In case you didn't see Andy's announcement:

I am so excited to tell you about a big change coming to Sometime in the next month, we are switching to a new, faster design. […]

We will no longer be supporting user blogs. This one hurts. We love the great work our community created, but the sad reality is there were more malicious entities attacking us with bots than our company could deal with.

Losing user blogs is the sad final note on a long, sad story.

I loved Game Informer’s user blogs. For years they kept a segment of this website where any reader could write up posts. The tech was antiquated compared to modern platforms like Reddit or Tumblr. Comments couldn’t nest more than one level. You didn’t get notifications when someone replied to your post or your comment. The post editor was a weird rich-text mishmash that was too easy to break. One time strangely formatted OpenOffice quotes broke my entire blog history. The site was bad.

And yet Game Informer’s user blogs were fundamental to my personal and professional development. They helped me go from a high schooler who wanted to be a journalist to someone working in the news industry.

The Game Informer user blog experience was unlike anything I’ve experienced on the internet to this day. You could write an 2,000-word essay about how Grand Theft Auto is about the American dream and not only would people actually read it- they’d leave long, well-thought out comments in response.

This was before the internet had become federated into apps. The online gaming community was not yet divided between Reddit, Tumblr and ResetEra. What you said actually mattered because people knew you.

Game Informer’s user blog community was full of loveable weirdos. There was the elder statesman, a guy who had gotten out of the Navy and put out quality posts daily. There was the Estonian guy, who seemed odd but was effusively friendly. There was the girl who changed her username as often as she changed her favorite band, which is to say often. There was the other veteran, going to school on the GI Bill. There were a couple smart folks who seem to have gone on to become Game Informer interns, changing their account titles to their real names. 

If I have forgotten you, I deeply apologize. All this is kind of vague because to be honest, I haven’t been a real part of the community since 2011. 2011 was simultaneously the peak and substantive end of my involvement with the Game Informer Online community. In August of that year I started college and got a part-time writing gig and that didn’t leave much time for blogging.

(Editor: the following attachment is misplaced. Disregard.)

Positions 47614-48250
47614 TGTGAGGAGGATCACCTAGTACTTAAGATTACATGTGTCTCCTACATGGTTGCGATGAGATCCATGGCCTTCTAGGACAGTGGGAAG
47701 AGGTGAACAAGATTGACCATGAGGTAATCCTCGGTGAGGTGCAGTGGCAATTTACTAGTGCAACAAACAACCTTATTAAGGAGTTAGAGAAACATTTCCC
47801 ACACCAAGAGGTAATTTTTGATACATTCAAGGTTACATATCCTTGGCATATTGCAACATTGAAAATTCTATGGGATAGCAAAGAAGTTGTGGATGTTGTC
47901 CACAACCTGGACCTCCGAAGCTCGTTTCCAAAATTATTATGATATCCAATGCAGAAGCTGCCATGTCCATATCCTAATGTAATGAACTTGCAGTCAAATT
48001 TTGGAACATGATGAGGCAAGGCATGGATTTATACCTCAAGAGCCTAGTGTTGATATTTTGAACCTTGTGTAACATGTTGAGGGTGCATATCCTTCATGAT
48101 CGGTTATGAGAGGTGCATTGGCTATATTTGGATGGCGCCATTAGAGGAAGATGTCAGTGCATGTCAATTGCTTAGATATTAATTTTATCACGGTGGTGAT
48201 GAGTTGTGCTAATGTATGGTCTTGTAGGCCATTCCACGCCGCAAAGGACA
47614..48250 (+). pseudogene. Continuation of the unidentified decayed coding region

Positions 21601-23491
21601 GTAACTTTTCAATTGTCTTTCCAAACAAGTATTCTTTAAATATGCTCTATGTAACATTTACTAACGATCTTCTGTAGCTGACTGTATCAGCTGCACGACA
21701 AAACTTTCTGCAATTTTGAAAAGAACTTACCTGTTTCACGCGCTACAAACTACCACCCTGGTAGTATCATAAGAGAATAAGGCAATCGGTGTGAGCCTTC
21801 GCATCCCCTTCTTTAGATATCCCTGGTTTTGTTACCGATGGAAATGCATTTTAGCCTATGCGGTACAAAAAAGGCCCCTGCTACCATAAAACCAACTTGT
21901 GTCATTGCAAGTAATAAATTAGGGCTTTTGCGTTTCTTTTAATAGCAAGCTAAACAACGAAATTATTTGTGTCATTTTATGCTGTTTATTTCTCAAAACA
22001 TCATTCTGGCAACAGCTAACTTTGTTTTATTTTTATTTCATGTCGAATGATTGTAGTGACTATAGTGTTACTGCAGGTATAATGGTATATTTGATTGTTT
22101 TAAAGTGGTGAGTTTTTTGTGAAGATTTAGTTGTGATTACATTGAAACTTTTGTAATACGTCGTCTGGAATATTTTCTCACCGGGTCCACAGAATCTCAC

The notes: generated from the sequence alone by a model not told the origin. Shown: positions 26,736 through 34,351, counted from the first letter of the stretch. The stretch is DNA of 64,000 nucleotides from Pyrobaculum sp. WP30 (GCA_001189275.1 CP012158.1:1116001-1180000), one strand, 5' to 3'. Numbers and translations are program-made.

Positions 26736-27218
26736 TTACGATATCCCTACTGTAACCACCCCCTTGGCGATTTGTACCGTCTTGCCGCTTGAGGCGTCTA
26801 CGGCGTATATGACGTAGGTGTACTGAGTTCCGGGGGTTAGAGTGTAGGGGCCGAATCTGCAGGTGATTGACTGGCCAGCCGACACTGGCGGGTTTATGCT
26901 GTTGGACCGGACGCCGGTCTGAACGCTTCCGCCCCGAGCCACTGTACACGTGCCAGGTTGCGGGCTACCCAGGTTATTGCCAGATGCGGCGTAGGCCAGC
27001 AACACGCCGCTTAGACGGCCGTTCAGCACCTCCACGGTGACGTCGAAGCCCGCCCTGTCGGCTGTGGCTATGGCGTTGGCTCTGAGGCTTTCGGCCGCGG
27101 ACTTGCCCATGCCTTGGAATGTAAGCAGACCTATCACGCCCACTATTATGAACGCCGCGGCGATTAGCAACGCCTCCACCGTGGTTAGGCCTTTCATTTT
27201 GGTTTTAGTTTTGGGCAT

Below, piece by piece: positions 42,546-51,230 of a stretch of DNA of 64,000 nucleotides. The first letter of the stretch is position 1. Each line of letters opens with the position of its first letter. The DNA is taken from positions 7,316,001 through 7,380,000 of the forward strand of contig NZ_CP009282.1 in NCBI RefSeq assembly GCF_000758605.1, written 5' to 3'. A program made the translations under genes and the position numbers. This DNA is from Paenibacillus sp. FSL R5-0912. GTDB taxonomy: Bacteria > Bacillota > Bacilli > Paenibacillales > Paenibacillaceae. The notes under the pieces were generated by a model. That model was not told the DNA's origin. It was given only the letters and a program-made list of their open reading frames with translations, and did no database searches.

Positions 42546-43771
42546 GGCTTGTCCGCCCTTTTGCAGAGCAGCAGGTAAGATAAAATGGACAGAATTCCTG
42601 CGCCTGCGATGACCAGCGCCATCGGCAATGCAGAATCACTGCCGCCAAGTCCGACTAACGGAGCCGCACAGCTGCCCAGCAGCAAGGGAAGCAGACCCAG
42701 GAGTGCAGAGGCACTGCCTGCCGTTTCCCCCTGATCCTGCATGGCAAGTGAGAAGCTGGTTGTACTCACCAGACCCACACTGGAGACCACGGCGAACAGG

But the summer before that… oh man. That summer was one of the most rewarding periods of my life in terms of writing. At the start I set myself a goal: write a blog post every day. It seemed like a crazy pace. By the time college came around, though, I’d more or less accomplished my goal.

Writing daily helped immensely. I would not be nearly the same writer I am today without Game Informer’s user blogs. They provided a space to learn writing and a community for encouragement. They carved out a small corner of the internet where we could debate online passes (the controversy of the early 2010s) without descending into toxicity. It felt like a beautiful secret garden.

I understand why Game Informer is getting rid of user blogs. They don’t really make sense in a world where everyone goes on Reddit or Twitter or ResetEra to talk about gaming news. They especially don’t make sense on mobile phones, as GI’s soon-to-be sunset site was always designed for desktop.

I understand.

Game Informer’s user blogs was a weird, welcoming, wonderful corner of the internet. We are worse without it.

I'll be reading the last of the user blogs and saving copies of my post history locally. If you want to keep in touch, I'm on Twitter and have a Tumblr blog you should follow for gaming news and analysis. Hope to see you all after the redesign, one way or another.